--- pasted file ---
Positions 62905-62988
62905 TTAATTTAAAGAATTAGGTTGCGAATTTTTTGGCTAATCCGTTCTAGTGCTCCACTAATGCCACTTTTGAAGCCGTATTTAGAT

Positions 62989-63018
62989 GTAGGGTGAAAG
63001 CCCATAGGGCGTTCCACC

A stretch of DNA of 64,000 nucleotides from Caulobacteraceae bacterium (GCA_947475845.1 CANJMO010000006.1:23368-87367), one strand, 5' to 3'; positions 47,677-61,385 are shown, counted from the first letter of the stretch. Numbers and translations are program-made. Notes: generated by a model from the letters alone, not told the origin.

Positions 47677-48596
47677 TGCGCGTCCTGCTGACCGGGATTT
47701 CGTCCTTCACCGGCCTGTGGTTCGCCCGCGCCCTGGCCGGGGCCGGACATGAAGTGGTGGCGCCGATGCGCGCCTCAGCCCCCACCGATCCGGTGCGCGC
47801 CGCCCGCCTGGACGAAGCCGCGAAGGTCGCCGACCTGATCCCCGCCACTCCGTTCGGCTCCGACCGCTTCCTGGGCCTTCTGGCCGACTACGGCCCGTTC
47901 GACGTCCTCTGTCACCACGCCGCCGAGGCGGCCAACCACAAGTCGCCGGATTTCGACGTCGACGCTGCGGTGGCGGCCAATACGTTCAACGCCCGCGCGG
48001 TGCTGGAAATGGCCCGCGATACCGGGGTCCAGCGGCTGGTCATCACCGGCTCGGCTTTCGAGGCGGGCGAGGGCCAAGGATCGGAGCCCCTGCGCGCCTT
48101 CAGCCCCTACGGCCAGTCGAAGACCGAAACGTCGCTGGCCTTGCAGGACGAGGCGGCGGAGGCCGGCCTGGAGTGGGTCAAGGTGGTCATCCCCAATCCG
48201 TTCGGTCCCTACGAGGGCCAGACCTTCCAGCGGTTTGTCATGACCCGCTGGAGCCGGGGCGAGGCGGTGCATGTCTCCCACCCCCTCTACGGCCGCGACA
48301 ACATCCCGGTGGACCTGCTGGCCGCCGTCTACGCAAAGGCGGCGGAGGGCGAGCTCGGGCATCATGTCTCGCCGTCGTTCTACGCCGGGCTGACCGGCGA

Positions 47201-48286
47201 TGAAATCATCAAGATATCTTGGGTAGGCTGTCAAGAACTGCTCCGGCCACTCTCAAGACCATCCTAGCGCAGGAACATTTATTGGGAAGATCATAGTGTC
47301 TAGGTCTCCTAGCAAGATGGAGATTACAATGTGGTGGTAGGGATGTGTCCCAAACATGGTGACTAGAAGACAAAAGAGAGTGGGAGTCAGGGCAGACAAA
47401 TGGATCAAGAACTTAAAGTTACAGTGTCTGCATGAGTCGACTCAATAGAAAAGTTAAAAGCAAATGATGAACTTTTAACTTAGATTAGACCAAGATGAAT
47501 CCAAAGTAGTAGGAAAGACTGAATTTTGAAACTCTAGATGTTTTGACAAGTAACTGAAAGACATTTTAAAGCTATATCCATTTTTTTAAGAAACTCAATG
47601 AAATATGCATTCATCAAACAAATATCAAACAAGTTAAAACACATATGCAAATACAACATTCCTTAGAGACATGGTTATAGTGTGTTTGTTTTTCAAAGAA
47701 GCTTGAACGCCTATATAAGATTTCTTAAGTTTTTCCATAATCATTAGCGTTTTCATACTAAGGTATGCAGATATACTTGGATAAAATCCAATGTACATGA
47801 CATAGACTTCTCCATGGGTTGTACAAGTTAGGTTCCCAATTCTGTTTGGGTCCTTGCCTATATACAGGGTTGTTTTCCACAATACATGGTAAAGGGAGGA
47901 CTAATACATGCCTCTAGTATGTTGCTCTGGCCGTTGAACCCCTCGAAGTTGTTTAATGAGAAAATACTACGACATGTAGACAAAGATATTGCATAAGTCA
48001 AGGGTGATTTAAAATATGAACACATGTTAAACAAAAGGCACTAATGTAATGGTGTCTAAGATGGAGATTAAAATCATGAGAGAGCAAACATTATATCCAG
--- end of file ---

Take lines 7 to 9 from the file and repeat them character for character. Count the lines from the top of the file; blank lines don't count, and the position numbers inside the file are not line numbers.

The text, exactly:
Positions 47677-48596
47677 TGCGCGTCCTGCTGACCGGGATTT
47701 CGTCCTTCACCGGCCTGTGGTTCGCCCGCGCCCTGGCCGGGGCCGGACATGAAGTGGTGGCGCCGATGCGCGCCTCAGCCCCCACCGATCCGGTGCGCGC